Select Committee on European Union Fourteenth Report

CHAPTER 9: Setting minimum standards or promoting principles


281.  As earlier chapters of this Report relate, it was made very clear to us at many points during our inquiry that there are wide variations in mental health policy, practice and experience across the EU.

282.  Annex 6 of the Green Paper itself illustrates that funding for mental health (as a proportion of total health expenditure) varies markedly between Member States. It is difficult to be sure, however, that reported funding indicates the same thing from one country to another. There are differences in accounting methods, and indeed in what constitutes a mental health service, but the variation is nevertheless substantial. This implies that there are cross-country variations in staffing levels, availability of therapies, what is provided in community care systems, and investments in new services.

283.  This suggests, in turn, that different Member States vary in their ability to alleviate the symptoms and to address the needs of people with mental health problems, and hence in their ability to promote quality of life. But even in the higher spending countries of Europe—and the UK is one of the Member States that for some years has devoted a relatively high proportion of its health budget to mental health services—it became clear during the inquiry that large numbers of people with mental health problems are not getting any, or adequate, treatment or support.

284.  There are also marked differences in relation to attitudes to mental health problems, among the general public, employers, politicians and other key decision makers in health and related systems. Patterns of discrimination, although hard to substantiate, would therefore be likely to show differences between, as well as within, countries. The emphasis given to promotion and prevention is also not the same across Europe. There are even countries in Europe without an explicit mental health policy framework, other countries where the policy has not been revised for decades, and some where agreed policies are simply disregarded. At a finer level of detail, and despite the high suicide rates in some countries, there are still few national strategies for suicide prevention.

285.  Most obviously and, as some witnesses suggested, also most shockingly, there are enormous differences between countries in their intentions to close poor quality institutions and to replace them with well-resourced community-based models of care. Good residential provision has an important place in community-oriented systems of care. Indeed, more fundamentally, there are enormous differences in the degree of protection afforded to individual rights of vulnerable and marginalised people.

286.  In this inquiry we did not set out to document the differences between Member States, something that would be a substantial research project in its own right and which the Commission might want to consider supporting in the future (see Chapter 10). Some of the reasons for those variations should be appreciated.

287.  One source of variation is a country's underlying commitment of resources to health care in general. A society's attitudes to mental illness will then have a bearing on what proportion is allocated to mental health services. Similarly, these attitudes could influence the level of investment in social housing, criminal justice diversion schemes, support for employers offering workplace mental well-being programmes, respite for carers of people with dementia, and other "non-health" inputs to a mental health system broadly defined.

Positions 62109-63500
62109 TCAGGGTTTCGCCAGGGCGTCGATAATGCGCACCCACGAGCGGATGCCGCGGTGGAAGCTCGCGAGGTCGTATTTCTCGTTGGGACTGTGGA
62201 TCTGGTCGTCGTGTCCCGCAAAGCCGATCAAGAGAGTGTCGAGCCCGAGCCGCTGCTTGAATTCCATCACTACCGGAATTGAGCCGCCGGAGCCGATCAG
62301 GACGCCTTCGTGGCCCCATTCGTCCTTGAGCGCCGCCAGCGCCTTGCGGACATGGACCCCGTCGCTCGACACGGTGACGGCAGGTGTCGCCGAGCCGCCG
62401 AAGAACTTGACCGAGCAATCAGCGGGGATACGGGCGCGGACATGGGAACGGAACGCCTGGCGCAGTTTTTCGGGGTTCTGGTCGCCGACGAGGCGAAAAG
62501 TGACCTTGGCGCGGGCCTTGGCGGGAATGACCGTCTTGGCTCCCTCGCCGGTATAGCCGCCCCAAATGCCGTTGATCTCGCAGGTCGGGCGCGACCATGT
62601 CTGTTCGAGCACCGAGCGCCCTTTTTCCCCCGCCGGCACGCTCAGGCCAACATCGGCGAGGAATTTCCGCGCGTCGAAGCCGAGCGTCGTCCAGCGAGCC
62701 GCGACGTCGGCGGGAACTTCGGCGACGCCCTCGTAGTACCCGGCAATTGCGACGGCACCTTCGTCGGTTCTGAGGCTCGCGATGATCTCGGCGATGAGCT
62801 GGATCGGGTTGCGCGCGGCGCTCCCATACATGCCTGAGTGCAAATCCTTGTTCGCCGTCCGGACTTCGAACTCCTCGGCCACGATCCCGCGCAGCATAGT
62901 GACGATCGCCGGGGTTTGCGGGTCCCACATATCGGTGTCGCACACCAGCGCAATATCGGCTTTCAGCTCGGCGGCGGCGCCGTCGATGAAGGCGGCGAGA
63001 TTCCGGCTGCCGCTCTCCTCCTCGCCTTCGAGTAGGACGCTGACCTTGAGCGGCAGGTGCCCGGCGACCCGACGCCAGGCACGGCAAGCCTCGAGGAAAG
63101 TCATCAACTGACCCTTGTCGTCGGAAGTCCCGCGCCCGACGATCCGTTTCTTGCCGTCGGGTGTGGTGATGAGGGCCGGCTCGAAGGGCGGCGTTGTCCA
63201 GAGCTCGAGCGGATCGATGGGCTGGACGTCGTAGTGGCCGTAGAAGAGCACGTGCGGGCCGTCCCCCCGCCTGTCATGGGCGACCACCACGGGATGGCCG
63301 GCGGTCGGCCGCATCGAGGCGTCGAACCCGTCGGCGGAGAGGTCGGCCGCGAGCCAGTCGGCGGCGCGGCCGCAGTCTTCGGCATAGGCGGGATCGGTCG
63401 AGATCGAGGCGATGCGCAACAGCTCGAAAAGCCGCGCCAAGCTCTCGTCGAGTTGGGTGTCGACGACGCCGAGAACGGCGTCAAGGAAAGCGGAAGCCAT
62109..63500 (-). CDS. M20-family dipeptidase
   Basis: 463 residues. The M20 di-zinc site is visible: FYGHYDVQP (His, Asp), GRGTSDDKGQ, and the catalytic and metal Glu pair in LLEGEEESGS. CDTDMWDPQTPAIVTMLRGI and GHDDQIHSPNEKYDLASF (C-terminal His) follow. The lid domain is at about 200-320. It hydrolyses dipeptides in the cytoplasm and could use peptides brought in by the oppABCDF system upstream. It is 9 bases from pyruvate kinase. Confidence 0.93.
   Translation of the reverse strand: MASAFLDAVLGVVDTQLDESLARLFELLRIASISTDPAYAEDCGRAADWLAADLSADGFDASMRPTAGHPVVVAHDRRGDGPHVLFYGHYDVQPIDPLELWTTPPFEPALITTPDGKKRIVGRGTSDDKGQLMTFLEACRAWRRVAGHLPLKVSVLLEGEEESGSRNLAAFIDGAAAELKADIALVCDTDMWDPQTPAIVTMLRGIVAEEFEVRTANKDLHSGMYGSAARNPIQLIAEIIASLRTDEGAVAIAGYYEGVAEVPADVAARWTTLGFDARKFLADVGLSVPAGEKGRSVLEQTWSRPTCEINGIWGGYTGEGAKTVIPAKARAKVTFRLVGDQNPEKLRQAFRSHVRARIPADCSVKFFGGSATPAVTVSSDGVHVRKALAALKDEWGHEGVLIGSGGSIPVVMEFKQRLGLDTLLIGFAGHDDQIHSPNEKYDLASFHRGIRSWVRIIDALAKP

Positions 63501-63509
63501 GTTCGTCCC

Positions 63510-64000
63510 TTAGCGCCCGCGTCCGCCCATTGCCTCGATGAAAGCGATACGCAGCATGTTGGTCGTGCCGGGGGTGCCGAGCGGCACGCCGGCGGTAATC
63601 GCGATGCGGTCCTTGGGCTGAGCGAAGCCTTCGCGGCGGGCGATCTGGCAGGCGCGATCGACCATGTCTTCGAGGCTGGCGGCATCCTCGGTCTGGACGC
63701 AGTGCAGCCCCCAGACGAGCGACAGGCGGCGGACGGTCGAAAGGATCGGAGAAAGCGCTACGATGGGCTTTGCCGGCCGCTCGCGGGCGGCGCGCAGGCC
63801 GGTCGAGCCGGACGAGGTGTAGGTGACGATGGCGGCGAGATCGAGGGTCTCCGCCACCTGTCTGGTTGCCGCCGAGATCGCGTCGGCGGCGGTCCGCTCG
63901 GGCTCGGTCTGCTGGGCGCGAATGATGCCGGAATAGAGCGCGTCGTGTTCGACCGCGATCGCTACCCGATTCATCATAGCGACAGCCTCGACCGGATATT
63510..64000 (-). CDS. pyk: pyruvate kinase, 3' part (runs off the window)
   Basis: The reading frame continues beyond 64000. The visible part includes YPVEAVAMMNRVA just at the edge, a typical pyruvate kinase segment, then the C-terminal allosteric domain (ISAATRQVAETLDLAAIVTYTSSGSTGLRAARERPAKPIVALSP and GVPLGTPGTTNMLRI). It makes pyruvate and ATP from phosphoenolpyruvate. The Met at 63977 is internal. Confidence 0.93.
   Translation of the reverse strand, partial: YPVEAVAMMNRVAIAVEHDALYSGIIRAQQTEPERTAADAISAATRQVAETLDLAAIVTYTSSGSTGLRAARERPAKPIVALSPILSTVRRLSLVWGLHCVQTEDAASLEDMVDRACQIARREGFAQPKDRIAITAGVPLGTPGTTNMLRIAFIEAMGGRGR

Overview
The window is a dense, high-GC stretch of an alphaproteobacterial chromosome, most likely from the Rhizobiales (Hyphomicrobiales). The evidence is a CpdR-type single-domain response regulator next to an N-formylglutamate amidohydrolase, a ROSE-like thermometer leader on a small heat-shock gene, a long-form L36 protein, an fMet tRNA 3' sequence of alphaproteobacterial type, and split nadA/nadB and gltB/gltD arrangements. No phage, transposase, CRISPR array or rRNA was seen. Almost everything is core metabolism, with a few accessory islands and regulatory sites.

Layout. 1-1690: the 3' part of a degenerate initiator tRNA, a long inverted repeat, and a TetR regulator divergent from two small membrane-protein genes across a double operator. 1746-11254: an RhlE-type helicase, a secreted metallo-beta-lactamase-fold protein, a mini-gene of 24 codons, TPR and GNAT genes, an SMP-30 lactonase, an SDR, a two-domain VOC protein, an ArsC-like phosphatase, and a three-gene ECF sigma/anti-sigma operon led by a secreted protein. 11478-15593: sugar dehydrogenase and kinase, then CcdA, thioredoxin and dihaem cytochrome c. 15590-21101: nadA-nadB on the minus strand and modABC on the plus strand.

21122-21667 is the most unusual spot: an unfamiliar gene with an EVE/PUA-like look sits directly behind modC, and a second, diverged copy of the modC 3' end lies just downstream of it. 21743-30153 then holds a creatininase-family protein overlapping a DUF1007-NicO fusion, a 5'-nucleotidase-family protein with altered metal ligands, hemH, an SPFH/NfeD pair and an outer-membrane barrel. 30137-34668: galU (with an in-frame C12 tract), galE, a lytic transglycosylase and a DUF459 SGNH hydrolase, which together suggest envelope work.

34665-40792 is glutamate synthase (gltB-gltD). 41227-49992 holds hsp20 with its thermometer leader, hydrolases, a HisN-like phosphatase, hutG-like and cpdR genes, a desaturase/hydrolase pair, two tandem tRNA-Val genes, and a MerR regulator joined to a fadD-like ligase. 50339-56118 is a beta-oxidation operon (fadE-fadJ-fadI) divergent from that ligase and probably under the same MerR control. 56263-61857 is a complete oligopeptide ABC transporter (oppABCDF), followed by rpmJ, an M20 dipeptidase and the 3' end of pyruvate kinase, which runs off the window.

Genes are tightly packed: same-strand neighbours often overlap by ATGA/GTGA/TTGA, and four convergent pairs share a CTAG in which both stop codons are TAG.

288.  Some, perhaps much, of the observed variation in funding, patterns of services and levels of activity between Member States is legitimate and entirely appropriate, but one of the concerns that led the Commission to set out to develop a European strategy for mental health, and to publish its Green Paper, was that at least part of the variation was neither appropriate nor acceptable in the 21st Century. As we have summarised in previous chapters, many of the individuals and organisations submitting evidence to or appearing as witnesses before the Sub-Committee shared that concern.

Minimum standards or guiding principles?

289.  Our witnesses suggested two principal means of addressing these inter-country differences; in particular to help eradicate unacceptable policies and practices:

(a)  a set of minimum standards that each Member State would be required to achieve; and

(b)  a set of guiding principles which each Member State would be asked to agree.

Under a), the Commission's role would be to regulate; under b), the role would be to advise, guide and occasionally to monitor.

290.  Mr Jurgen Scheftlein of the Commission explained the thinking behind the drafting of the Green Paper. One idea was to use a vehicle such as the Fundamental Rights Agency as a means to collect information about conditions in institutions for people with mental health problems in all Member States (and not just new Member States) on the premise that there could be a need for action across the whole of Europe. He was unsure whether Member States would be ready to accept such an approach. He was equally unsure about whether it made sense to set minimum standards on human rights in mental health care. His preference was to encourage the emergence of harmonised but not legally binding standards (Q 33).

291.  Officials from the Department of Health indicated to us their broad support for the principles set out in the Green Paper, which were of course very similar to those in the WHO Helsinki Declaration, and not antagonistic to the standards set out in the 1999 National Service Framework for Mental Health in England. The feeling was that Member States might feel that they know their local situation best, but that they would and should be willing to learn from good practice examples from elsewhere. Mr Fowles, one of the DH officials, commented that it was difficult to come up with a one-size-fits-all solution (QQ 75, 92).